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Li-Rong Shao, M.D., M.Sc.
Assistant Professor of Neurology
Research Interests: Acquired epilepsy; Neural circuit; Synaptic transmission; Neuron-glial interaction; GABA neurons; Anti-epileptic treatment; Epilepsy prevention; Metabolism-neuronal excitability coupling; Cerebral edema; Hippocampus ...read more
Dr. Shao received his medical and master's degrees from Soochow University Medical School (China), and postdoctoral training in neuroscience at Colorado State University and the University of Utah. Dr. Shao was a Research Assistant Professor of Pharmacology at Uniformed Services University of the Health Sciences at Bethesda, MD before he joined Johns Hopkins in 2014.
Dr. Shao pursues a research career focusing on understanding cellular mechanisms of acquired epilepsy as well as novel treatments for epilepsy. Using animal models of acquired epilepsy and electrophysiological and pharmacological techniques, he studies the roles of excitatory neuronal circuits, inhibitory synaptic transmission, as well as neuronal network in the process of epileptogenesis. He is committed to continue exploring novel mechanisms of acquired epilepsy and new approaches for epilepsy treatment and prevention.
- Assistant Professor of Neurology
- M.D., Soochow Medical College - Soochow (China) (1985)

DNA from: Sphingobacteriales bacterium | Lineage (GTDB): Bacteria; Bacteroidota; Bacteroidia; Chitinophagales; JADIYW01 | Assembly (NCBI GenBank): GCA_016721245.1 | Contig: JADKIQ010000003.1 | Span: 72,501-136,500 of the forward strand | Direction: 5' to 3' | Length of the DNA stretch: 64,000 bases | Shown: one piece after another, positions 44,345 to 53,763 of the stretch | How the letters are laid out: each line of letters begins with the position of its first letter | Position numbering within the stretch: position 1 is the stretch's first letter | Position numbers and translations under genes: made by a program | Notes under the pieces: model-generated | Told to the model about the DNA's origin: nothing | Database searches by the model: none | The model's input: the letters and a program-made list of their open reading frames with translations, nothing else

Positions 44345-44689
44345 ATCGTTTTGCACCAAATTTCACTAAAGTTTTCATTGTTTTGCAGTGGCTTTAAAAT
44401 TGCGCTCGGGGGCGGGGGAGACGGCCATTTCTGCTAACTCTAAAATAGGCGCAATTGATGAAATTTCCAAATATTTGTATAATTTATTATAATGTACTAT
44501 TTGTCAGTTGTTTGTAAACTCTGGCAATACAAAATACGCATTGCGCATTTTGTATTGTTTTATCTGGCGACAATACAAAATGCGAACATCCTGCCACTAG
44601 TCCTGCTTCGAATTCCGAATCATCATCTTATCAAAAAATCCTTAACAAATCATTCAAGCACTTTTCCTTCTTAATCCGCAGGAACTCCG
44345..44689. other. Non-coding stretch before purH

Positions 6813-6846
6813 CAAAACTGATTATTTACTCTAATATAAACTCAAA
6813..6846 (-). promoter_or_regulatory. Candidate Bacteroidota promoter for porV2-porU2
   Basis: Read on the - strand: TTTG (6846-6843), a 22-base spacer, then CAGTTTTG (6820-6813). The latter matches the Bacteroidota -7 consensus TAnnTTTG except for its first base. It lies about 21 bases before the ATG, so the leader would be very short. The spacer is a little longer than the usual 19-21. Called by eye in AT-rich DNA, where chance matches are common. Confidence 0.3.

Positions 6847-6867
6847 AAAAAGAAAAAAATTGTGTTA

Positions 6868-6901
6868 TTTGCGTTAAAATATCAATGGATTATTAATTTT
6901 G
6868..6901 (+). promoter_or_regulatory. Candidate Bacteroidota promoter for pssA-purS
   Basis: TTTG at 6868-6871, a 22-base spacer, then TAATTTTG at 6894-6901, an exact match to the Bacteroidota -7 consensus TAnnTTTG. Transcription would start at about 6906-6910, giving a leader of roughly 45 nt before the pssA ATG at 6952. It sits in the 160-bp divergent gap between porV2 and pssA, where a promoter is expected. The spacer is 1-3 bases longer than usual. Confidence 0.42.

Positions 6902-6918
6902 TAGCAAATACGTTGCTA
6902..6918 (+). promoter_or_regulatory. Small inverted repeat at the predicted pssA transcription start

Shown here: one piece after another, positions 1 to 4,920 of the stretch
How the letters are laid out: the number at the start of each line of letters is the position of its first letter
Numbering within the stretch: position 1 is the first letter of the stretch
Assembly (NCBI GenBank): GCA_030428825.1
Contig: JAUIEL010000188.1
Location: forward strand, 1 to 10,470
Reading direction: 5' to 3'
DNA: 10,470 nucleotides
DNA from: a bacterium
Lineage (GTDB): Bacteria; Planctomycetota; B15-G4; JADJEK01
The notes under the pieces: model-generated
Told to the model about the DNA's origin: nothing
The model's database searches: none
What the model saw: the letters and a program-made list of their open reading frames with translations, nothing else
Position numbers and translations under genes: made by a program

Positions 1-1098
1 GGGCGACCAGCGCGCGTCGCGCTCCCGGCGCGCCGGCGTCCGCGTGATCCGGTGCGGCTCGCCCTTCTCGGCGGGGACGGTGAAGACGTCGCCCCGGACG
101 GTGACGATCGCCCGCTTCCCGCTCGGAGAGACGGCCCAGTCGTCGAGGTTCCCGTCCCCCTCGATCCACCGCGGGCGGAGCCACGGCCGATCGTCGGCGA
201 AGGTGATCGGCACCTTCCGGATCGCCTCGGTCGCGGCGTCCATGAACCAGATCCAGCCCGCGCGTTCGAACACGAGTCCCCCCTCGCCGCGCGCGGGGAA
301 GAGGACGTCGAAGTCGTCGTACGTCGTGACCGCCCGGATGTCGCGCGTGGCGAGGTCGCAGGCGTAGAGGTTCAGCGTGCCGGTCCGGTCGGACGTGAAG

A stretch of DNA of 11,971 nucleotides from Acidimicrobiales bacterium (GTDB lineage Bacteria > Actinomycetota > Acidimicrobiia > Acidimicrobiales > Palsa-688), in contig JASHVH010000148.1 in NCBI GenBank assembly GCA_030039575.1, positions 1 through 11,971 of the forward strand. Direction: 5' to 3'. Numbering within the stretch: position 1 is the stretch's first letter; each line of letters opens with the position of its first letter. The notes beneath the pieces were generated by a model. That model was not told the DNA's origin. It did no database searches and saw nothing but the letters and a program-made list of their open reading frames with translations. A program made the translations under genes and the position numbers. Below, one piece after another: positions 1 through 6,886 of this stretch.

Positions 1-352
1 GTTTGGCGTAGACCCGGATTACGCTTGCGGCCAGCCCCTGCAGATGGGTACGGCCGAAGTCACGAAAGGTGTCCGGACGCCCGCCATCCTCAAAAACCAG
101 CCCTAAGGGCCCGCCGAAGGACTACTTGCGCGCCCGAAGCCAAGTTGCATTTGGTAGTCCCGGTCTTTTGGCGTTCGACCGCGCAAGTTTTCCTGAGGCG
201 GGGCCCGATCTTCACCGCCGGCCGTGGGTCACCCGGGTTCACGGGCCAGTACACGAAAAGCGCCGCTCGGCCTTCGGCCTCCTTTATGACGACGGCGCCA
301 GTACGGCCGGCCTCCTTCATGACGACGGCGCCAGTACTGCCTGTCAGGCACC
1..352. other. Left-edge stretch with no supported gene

- M.Sc., Soochow Medical College - Soochow (China) (1995)
Research & Publications
Our laboratory is interested in understanding the cellular mechanisms (neuronal, glial, synaptic, and network) of epileptogenesis (i.e., how the normal brain becomes epileptic after injury), exploring novel approaches for epilepsy treatment and prevention, as well as developing new animal models of pediatric epilepsies.
The lab uses rodent epilepsy models and various techniques including brain slice electrophysiology, imaging, EEG and immunohistochemistry to address these issues. Current projects include 1) determining the role of cerebral edema in the development and prevention of post-injury epilepsy, 2) investigating the efficacy and mechanisms of antiepileptic actions via glycolytic inhibition with 2-deoxy-d-glucose (2-DG), and 3) developing new animal models of a pediatric epilepsy disorder - infantile spasms.
Technology Expertise KeywordsElectrophysiology; Animal models of epilepsy; Brain slices; Patch clamp; EEG
Selected PublicationsView all on Pubmed
Shao L-R and Dudek FE (2004). Increased excitatory synaptic activity and local connectivity of hippocampal CA1 pyramidal cells in rats with kainate-induced epilepsy. Journal of Neurophysiology 92:1366-1373
Shao L-R and Dudek FE (2005). Electrophysiological evidence using focal flash photolysis of caged glutamate that CA1 pyramidal cells receive excitatory synaptic input from the subiculum. Journal of Neurophysiology 93:3007-3011
Shao L-R and Dudek FE (2005). Changes in mIPSCs and sIPSCs after kainate treatment: evidence for loss of inhibitory input to dentate granule cells and possible compensatory responses. Journal of Neurophysiology 94:952-960
Shao L-R and Dudek FE (2009). Both synaptic and intrinsic mechanisms underlie the different properties of population bursts in the hippocampal CA3 area of immature versus adult rats. Journal of Physiology 587:5907-5923
Shao L-R and Dudek FE (2011). Repetitive perforant-path stimulation induces epileptiform bursts in minislices of dentate gyrus from rats with kainate-induced epilepsy. Journal of Neurophysiology 105:522-527
Activities & Honors
- Ad-hoc Reviewer, Frontiers in Cellular Neuroscience, 2014
- Ad-hoc Reviewer, Neuroscience, 2007